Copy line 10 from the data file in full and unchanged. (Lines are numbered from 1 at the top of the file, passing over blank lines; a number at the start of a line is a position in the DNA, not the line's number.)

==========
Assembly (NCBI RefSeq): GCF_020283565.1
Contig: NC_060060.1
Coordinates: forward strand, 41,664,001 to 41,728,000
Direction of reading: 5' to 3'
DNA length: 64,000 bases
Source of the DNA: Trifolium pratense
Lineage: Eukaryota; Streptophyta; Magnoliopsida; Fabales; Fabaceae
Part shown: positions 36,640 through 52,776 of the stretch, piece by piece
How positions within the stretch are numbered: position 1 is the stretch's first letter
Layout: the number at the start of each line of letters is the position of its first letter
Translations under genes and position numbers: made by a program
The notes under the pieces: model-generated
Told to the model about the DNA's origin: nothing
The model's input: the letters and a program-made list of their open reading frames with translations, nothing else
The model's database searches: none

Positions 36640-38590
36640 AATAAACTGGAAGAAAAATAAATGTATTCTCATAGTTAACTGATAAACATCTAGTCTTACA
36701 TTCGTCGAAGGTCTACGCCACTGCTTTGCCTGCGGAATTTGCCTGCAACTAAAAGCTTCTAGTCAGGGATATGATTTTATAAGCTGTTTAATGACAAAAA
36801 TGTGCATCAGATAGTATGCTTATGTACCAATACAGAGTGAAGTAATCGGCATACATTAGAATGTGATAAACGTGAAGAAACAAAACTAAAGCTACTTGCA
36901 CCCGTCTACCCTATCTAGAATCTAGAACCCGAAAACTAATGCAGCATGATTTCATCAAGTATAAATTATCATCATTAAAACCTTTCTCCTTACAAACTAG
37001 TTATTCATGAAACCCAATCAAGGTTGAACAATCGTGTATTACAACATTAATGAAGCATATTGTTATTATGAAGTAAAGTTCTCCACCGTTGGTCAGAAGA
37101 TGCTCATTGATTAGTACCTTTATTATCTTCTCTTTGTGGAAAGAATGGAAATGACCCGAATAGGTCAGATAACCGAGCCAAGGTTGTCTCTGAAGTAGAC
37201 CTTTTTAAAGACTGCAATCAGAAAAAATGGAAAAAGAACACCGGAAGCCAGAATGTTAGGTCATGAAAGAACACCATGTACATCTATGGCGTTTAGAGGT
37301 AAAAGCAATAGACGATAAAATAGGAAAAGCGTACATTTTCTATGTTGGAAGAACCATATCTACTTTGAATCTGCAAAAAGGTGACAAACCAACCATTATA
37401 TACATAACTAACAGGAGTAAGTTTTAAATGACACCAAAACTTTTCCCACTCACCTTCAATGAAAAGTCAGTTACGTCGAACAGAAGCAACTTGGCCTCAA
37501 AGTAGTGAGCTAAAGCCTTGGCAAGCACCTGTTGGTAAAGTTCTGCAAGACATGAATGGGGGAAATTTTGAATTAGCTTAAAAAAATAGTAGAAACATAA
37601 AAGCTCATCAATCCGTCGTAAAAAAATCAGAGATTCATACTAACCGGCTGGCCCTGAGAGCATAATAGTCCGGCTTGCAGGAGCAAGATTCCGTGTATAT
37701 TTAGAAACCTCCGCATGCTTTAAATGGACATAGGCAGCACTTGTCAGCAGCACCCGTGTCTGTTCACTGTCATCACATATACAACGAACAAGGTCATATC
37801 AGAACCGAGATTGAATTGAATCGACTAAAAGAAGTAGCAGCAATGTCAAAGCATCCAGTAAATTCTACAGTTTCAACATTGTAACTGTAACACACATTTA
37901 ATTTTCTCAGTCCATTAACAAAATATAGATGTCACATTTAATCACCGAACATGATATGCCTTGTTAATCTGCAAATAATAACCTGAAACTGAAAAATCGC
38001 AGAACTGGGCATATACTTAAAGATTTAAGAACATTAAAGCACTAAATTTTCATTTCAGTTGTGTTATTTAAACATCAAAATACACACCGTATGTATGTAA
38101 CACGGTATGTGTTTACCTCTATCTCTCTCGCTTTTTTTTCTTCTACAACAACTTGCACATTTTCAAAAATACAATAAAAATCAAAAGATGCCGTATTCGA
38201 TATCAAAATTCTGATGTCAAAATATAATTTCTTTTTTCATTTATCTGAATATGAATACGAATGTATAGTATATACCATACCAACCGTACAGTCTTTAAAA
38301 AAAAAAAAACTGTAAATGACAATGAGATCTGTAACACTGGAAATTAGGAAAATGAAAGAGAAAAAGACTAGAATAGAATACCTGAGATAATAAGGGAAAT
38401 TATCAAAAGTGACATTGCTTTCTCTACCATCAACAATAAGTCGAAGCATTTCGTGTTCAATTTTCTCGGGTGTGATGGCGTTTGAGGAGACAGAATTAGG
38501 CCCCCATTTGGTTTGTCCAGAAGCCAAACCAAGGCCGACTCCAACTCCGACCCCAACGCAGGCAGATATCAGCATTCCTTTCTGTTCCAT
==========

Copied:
Layout: the number at the start of each line of letters is the position of its first letter